Emma Howard Boyd, Chair of the Environment Agency
Climate change is not a morality tale set in the dystopian future, it’s already here. In December 2015, I was simultaneously taking part in the Paris Agreement and being briefed about the Environment Agency’s response to severe flooding in the north of England.
The Intergovernmental Panel on Climate Change said even if we limit global warming to 1.5ºC above pre-industrial levels, the physical risks will increase significantly. Humanity’s greatest challenge requires us to reduce carbon emissions and prepare for heatwaves, wildfires, storms, rising seas, shifting crop patterns, the spread of disease - and all of the ways those impacts will affect populations around the world.
Mitigation and adaptation are as inseparable in England as anywhere else: there’s no point building an energy efficient house that could be washed away in a flood. The Government’s National Adaptation Programme says: “while we continue to play a leading role in international efforts to keep global temperature rises well below 2ºC (by reducing our own emissions and supporting the developing world to do the same), our resilience will only be robust if we prepare for worse climate change scenarios.”
The Environment Agency’s first priority is people’s safety, but our flood schemes and water resources management also support economic prosperity in a changing climate. For example, the Thames Barrier helps protect £275 billion of property and infrastructure; the Thames Estuary 2100 Plan will ensure this continues against sea level rise beyond the end of the century.
Long term resilience in infrastructure presents major opportunities for investors. According to the Institution of Civil Engineers over 45% of the National Infrastructure and Construction Pipeline to 2020/21 is financed through the private sector.1 Worryingly few FTSE boards are disclosing the strategic risks to their shareholders brought by the physical impacts of climate change. Boards cannot continue to see extreme weather events, like floods and heatwaves, as purely operational. They need to put aside capital expenditure for resilience measures to ensure business continuity. They should also collaborate with other businesses, government, and local communities to drive down costs, and protect whole districts. Working in silos risks seeing investments and supply chains picked off one by one.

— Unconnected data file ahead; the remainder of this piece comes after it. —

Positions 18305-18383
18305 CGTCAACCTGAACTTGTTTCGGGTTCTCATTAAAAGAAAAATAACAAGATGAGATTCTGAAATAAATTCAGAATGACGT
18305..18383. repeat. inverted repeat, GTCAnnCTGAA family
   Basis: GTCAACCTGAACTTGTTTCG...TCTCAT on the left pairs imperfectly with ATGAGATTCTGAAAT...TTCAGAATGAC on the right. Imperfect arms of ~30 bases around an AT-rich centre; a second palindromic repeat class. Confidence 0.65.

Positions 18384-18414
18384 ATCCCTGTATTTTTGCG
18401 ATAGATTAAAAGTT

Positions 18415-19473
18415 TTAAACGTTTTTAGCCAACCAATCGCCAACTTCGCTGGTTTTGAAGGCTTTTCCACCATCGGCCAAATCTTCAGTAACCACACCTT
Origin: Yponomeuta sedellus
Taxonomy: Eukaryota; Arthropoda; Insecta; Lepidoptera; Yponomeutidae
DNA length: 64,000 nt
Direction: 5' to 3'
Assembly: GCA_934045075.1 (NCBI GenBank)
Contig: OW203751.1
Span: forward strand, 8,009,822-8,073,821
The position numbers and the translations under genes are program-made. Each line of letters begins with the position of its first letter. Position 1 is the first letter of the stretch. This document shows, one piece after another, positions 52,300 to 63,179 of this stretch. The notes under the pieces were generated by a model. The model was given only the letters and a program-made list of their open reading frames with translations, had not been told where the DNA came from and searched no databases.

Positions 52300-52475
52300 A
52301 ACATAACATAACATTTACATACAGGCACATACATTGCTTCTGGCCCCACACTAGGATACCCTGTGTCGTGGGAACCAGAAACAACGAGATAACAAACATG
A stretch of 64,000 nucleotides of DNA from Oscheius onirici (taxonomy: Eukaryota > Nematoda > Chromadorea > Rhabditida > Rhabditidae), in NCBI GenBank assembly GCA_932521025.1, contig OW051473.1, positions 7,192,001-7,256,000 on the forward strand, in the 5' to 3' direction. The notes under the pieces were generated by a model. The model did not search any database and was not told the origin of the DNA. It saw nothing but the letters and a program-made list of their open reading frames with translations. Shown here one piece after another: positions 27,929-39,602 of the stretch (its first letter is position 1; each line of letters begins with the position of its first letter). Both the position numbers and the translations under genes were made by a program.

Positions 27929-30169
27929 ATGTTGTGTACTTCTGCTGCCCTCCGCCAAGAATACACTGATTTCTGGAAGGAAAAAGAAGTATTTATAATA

People should be encouraged to prepare. If strong locks on your doors help keep insurance premiums down, then property resilience measures such as water resistant insulation in walls and under the floor should do the same for flooding. This is not mandatory, but the value of climate resilience to individuals is under realised.
Resilience is vital. We can’t wall up England. We increasingly need to look at “green” infrastructure, like natural flood management and soil improvement, to support traditional flood schemes. This work will also create better places for wildlife.
The UK Climate Projections, also published today, will help the Environment Agency to prepare. So too will good policy from government; local partnerships with communities and business; and continued learning from experience. As climate change tests us, we will not shy away from difficult questions about our work, but we are in a strong position. Our operations team successfully responded to a 330% increase in environmental incidents during the hot, dry summer; our six year investment programme is progressing to better protect 300,000 homes from flooding; and our forecasting and warning capability is world leading.
This week, we launch our flood awareness campaign, urging people to learn about what our flood warnings mean. Please look it up because it could save your life. The message is “Prepare. Act. Survive.” As climate change accelerates, this is not only good advice for you, but also for governments, businesses, and the whole of humanity itself.